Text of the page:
Raikou VD Md PhD. Metabolic acidosis status and mortality in patients on the end stage of renal disease. J Transl Int Med. 2016 Dec 1. 4 (4):170-7. [Medline]. [Full Text].

Park S, Kang E, Park S, et al. Metabolic Acidosis and Long-Term Clinical Outcomes in Kidney Transplant Recipients. J Am Soc Nephrol. 2017 Jun. 28 (6):1886-97. [Medline].

Safari S, Hashemi B, Forouzanfar MM, Shahhoseini M, Heidari M. Epidemiology and Outcome of Patients with Acute Kidney Injury in Emergency Department; a Cross-Sectional Study. Emerg (Tehran). 2018. 6 (1):e30. [Medline]. [Full Text].

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Manara A, Hantson P, Vanpee D, Thys F. Lactic acidosis following intentional overdose by inhalation of salmeterol and fluticasone. CJEM. 2012 Nov. 14(6):378-81. [Medline].

Gokhale YA, Vaidya MS, Mehta AD, Rathod NN. Isoniazid toxicity presenting as status epilepticus and severe metabolic acidosis. J Assoc Physicians India. 2009 Jan. 57:70-1. [Medline].

Dell’aglio DM, Perino LJ, Kazzi Z, Abramson J, Schwartz MD, Morgan BW. Acute Metformin Overdose: Examining Serum pH, Lactate Level, and Metformin Concentrations in Survivors Versus Nonsurvivors: A Systematic Review of the Literature. Ann Emerg Med. 2009 Jun 24. [Medline].

Wilson RF, Spencer AR, Tyburski JG, Dolman H, Zimmerman LH. Bicarbonate therapy in severely acidotic trauma patients increases mortality. J Trauma Acute Care Surg. 2013 Jan. 74(1):45-50; discussion 50. [Medline].

Antonia Quinn, DO Assistant Professor, Department of Emergency Medicine, State University of New York Downstate Medical Center; Assistant Residency Director, Attending Physician, Department of Emergency Medicine, Kings County Hospital Center, SUNY Downstate Medical Center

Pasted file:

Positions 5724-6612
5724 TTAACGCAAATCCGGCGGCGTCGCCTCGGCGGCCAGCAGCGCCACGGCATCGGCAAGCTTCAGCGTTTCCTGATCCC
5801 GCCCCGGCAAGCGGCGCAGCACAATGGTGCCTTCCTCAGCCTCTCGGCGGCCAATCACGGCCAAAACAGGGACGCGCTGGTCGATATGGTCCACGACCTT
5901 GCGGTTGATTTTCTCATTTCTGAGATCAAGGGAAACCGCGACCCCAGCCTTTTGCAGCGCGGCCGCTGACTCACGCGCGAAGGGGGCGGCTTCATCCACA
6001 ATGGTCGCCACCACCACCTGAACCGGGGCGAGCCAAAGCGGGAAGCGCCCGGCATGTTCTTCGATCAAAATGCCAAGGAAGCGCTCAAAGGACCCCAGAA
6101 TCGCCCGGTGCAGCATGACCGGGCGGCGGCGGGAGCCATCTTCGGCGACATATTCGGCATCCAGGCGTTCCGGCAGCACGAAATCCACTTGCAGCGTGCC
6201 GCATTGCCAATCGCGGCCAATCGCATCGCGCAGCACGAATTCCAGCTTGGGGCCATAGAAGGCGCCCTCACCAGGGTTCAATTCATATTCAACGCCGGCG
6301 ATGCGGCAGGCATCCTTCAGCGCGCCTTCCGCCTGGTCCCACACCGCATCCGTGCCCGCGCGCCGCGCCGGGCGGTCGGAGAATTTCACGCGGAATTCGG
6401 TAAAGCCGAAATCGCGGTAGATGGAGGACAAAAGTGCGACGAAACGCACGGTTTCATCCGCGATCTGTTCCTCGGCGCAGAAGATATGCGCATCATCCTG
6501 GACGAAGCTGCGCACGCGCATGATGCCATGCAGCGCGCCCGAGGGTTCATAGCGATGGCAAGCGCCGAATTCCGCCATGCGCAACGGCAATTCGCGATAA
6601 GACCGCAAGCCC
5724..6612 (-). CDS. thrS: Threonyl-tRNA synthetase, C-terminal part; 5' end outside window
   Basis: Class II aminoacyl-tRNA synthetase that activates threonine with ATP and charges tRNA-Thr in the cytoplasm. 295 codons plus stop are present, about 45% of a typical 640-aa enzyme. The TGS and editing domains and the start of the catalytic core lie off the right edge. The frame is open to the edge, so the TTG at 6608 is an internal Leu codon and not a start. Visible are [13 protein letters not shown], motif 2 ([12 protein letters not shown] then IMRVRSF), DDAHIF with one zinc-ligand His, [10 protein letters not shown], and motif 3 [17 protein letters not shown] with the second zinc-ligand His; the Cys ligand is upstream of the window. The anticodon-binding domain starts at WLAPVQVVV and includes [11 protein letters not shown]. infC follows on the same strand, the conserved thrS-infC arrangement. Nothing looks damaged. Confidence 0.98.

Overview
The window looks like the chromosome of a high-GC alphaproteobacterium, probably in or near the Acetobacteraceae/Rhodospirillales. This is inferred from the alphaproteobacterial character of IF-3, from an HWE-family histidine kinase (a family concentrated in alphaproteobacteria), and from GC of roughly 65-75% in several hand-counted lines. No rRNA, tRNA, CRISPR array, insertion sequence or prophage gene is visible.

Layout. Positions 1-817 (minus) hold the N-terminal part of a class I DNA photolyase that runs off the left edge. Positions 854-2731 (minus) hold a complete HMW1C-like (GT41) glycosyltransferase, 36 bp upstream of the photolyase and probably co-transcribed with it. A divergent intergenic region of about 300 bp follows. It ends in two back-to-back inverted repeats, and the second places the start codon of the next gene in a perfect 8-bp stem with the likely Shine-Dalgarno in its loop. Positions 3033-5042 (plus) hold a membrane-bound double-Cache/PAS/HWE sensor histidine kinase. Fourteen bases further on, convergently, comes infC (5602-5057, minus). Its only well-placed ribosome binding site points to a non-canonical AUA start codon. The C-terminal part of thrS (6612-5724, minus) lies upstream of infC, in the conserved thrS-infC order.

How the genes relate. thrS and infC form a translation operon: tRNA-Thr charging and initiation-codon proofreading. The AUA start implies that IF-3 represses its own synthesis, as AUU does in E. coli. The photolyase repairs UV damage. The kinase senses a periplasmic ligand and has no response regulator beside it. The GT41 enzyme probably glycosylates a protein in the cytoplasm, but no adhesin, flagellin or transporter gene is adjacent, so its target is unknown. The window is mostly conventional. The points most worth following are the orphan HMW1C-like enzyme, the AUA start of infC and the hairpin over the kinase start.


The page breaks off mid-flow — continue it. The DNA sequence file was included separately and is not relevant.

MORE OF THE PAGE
Antonia Quinn, DO is a member of the following medical societies: American College of Emergency Physicians, Society for Academic Emergency Medicine

Disclosure: Nothing to disclose.

Richard H Sinert, DO Professor of Emergency Medicine, Clinical Assistant Professor of Medicine, Research Director, State University of New York College of Medicine; Consulting Staff, Vice-Chair in Charge of Research, Department of Emergency Medicine, Kings County Hospital Center

Richard H Sinert, DO is a member of the following medical societies: American College of Physicians, Society for Academic Emergency Medicine

Disclosure: Nothing to disclose.

Francisco Talavera, PharmD, PhD Adjunct Assistant Professor, University of Nebraska Medical Center College of Pharmacy; Editor-in-Chief, Medscape Drug Reference

Disclosure: Received salary from Medscape for employment. for: Medscape.

Howard A Bessen, MD Professor of Medicine, Department of Emergency Medicine, University of California, Los Angeles, David Geffen School of Medicine; Program Director, Harbor-UCLA Medical Center

Howard A Bessen, MD is a member of the following medical societies: American College of Emergency Physicians

Disclosure: Nothing to disclose.

Romesh Khardori, MD, PhD, FACP Professor of Endocrinology, Director of Training Program, Division of Endocrinology, Diabetes and Metabolism, Strelitz Diabetes and Endocrine Disorders Institute, Department of Internal Medicine, Eastern Virginia Medical School

Romesh Khardori, MD, PhD, FACP is a member of the following medical societies: American Association of Clinical Endocrinologists, American College of Physicians, American Diabetes Association, Endocrine Society

Disclosure: Nothing to disclose.

Erik D Schraga, MD Staff Physician, Department of Emergency Medicine, Mills-Peninsula Emergency Medical Associates

Disclosure: Nothing to disclose.

The authors and editors of Medscape Reference gratefully acknowledge the contributions of previous author, Karen L Stavile, MD, to the development and writing of this article.

Metabolic Acidosis in Emergency Medicine